With his daughter’s encouragement and a renewed commitment to the opportunities in front of him, Rhone embraced all the knowledge and introductions the TikTok Black Creatives Program offered. He and the other participants received perks to complete program assignments.
“Some of those incentives were getting coached by [artists like] Gabrielle Union and Common, and also by several incredible people who are making headway in today’s society,” Rhone said.
The program also provided him with practical tools to run a business, manage himself as a brand, foster industry partnerships, and more. These business and brand foundations started to shift Rhone’s view of himself and his work beyond influencer and musician.
“That’s where I really started thinking, ‘OK, it’s more than just content creation. I can create sustainability and legacy by doing this,’” he said.
It wasn’t long before he was securing brand deals with confidence. With the help of TikTok’s program, Rhone signed his first deal with Rockstar, a Pepsi entity.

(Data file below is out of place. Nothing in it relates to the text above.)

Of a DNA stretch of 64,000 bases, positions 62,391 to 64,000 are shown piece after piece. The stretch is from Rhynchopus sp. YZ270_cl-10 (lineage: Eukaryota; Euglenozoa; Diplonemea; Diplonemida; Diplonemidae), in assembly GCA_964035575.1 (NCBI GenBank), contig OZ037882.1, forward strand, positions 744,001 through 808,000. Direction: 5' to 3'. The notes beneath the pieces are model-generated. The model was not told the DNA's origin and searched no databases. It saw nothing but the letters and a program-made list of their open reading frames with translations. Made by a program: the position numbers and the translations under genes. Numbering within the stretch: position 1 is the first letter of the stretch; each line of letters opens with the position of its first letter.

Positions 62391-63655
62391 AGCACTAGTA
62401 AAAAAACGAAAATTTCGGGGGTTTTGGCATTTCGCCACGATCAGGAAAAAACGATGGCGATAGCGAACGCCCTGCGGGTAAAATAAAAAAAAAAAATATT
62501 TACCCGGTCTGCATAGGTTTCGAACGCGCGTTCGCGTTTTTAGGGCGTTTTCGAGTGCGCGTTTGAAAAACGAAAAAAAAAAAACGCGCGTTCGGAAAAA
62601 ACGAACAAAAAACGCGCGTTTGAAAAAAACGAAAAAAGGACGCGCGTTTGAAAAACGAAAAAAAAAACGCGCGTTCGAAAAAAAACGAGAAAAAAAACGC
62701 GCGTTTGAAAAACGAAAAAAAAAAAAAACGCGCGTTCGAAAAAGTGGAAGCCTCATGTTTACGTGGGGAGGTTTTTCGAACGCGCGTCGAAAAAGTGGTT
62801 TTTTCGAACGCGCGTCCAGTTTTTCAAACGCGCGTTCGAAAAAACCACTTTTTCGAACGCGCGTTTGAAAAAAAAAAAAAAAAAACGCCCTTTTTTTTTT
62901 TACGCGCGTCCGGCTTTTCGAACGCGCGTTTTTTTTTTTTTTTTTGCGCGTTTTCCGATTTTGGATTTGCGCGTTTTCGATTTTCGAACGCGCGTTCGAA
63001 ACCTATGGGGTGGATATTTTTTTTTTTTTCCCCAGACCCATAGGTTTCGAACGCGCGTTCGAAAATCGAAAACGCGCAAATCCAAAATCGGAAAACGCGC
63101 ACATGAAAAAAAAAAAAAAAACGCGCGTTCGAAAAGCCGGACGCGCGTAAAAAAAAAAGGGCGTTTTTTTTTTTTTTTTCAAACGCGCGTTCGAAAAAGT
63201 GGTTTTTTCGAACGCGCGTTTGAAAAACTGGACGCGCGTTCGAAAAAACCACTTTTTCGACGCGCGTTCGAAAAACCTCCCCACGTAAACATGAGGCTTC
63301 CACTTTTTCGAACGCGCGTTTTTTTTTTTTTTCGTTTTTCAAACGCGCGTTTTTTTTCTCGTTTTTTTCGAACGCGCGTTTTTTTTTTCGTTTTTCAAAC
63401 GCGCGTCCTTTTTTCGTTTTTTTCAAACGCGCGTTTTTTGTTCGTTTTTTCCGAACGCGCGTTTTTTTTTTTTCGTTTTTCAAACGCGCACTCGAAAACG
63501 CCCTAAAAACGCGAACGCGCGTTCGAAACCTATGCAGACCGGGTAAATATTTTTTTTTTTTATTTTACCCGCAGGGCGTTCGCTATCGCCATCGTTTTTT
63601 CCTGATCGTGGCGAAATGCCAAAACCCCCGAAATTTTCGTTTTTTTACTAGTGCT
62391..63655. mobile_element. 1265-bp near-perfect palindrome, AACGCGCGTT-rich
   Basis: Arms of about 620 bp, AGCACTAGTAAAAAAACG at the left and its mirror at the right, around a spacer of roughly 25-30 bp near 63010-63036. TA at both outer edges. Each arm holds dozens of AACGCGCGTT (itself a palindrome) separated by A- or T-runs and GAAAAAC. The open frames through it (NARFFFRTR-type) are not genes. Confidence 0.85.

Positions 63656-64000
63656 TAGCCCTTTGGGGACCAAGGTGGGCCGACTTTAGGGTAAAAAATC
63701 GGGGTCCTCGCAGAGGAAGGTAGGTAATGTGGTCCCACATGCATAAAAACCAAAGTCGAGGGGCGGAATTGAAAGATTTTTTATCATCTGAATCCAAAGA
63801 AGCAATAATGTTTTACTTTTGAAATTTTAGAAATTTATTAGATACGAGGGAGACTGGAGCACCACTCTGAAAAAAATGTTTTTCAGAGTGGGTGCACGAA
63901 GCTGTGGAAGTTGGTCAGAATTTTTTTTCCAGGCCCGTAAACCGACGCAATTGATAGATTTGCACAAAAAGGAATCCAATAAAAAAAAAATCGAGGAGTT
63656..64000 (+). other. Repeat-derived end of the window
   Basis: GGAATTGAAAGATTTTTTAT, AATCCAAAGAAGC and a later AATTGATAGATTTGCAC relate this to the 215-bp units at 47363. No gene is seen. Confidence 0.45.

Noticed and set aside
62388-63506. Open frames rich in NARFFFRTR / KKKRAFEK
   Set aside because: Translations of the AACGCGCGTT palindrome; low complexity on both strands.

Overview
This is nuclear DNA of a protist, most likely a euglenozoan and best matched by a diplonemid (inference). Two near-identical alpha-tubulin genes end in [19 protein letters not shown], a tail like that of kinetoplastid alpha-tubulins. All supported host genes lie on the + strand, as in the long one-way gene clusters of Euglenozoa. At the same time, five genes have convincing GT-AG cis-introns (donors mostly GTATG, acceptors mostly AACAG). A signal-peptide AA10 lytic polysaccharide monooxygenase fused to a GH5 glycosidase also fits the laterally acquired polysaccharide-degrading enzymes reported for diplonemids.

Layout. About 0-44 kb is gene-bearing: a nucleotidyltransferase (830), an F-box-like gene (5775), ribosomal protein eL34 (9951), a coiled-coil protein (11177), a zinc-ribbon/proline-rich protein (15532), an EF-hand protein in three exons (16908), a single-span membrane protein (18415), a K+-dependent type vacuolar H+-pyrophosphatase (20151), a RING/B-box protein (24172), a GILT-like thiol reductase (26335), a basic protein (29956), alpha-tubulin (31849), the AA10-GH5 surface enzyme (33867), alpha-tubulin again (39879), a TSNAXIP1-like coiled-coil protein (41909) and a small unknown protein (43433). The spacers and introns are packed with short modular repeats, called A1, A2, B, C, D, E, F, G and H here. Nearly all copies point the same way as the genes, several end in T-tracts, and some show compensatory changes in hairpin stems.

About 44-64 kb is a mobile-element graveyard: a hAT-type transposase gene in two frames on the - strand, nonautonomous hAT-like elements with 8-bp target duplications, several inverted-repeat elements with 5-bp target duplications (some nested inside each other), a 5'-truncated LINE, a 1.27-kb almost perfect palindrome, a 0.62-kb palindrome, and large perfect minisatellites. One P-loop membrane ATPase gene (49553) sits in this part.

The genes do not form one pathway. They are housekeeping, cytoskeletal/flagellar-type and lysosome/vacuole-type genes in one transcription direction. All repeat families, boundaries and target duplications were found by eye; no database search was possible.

“That was my first big contract. They [TikTok Black Creative instructors] taught us how to negotiate our contracts, read through them, hire lawyers, agencies, and managers to help us through our contracts, along with things to avoid, which is something we never think about,” he said. “With all of that, you really have to protect yourself as a brand, an artist, and a creative because people will try to take advantage of you.”
The long road to overnight success
Rhone first discovered his love of music at home with family in Kansas City, Kansas.
“It all started in the basement of my childhood home, where my dad used to play the guitar after church, and my brothers and I would dance for hours upon hours to his music,” he said. “I knew that I would love nothing more than to be a musician because that day, the joy we felt in that basement and listening to the sounds of the soulful music had to be supernatural.”
As JRSaxophonic on social media, the intersection of Rhone’s talent as a saxophone player and digital media creator has taken him across the country and through doors he only dreamed were possible a few short years ago, he said.